The US-based randomised open versus robotic cystectomy (RAZOR) trial has found robotic surgery to be just as effective as traditional open surgery when treating bladder cancer.
Published in the journal Lancet, the study involved the participation of 15 medical centres and 350 patients, randomly assigned to either robotic surgery or open surgery to remove cancerous bladders. It was funded by the National Cancer Institute and is the first prospective, randomised multicentre trial to assess how robotic surgery compares to open surgery in cancer survival.
The University of Miami’s Dr Dipen Parekh is the first author of the study and three Loyola Medicine urologists, Dr Marcus Quek, Dr Gopal Gupta and Dr Alex Gorbonos, are co-authors.
The study found no significant difference between patients who had robot surgery compared to open surgery after a two-year period. Robotic surgery was linked to less blood loss and shorter hospital stays but had longer surgery times. No significant difference in complication rates or in patient quality of life was found.
Two years after surgery, 72.3% of patients in the robotic surgery group were alive and displaying no signs of disease progression, compared with 71.6% in the open surgery group. Of the robotic surgery patients, 67% experienced adverse effects such as urinary tract infections and intestinal obstructions, compared with 69% in the open surgery group.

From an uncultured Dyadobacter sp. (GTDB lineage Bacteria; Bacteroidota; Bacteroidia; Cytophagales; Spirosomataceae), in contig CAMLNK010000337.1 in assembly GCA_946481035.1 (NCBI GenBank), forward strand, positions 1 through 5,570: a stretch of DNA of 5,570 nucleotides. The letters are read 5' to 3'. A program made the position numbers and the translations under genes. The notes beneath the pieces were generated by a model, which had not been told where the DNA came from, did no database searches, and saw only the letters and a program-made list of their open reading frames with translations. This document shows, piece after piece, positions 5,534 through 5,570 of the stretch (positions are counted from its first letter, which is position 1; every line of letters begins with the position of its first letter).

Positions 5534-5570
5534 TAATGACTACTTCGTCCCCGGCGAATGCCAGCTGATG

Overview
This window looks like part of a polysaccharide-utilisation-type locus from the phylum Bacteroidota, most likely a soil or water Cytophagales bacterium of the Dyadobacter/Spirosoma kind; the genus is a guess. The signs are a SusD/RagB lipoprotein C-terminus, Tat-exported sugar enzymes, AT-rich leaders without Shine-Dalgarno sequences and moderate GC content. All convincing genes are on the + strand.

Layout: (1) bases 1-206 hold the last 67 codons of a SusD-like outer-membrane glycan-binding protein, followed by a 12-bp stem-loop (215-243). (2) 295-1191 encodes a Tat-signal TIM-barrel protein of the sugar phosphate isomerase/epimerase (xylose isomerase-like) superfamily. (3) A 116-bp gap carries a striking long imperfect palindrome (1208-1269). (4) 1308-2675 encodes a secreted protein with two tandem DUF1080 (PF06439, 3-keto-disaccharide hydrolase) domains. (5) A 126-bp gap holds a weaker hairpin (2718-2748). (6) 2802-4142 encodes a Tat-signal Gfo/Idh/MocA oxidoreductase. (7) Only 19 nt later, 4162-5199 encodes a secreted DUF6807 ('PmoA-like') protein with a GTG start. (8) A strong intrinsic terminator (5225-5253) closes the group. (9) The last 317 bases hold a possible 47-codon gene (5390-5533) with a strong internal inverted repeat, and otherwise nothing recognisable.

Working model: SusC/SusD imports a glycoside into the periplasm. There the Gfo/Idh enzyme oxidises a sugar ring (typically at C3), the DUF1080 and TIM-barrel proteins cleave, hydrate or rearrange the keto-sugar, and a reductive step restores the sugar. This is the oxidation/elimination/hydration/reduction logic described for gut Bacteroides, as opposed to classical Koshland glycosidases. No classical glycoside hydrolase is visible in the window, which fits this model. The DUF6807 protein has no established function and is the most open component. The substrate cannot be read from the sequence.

On average, robotic surgery patients had a six-day stay in hospital, compared with seven days for the open surgery group. Robotic surgery patients lost less than half as much blood as open surgery patients but spent more time in the operating room.
Gupta said that the study provided evidence that a robotic approach can work at least as well as an open approach. He added: “It is important to conduct these trials before widespread adoption of technology, as has been the case with robotic prostatectomy.”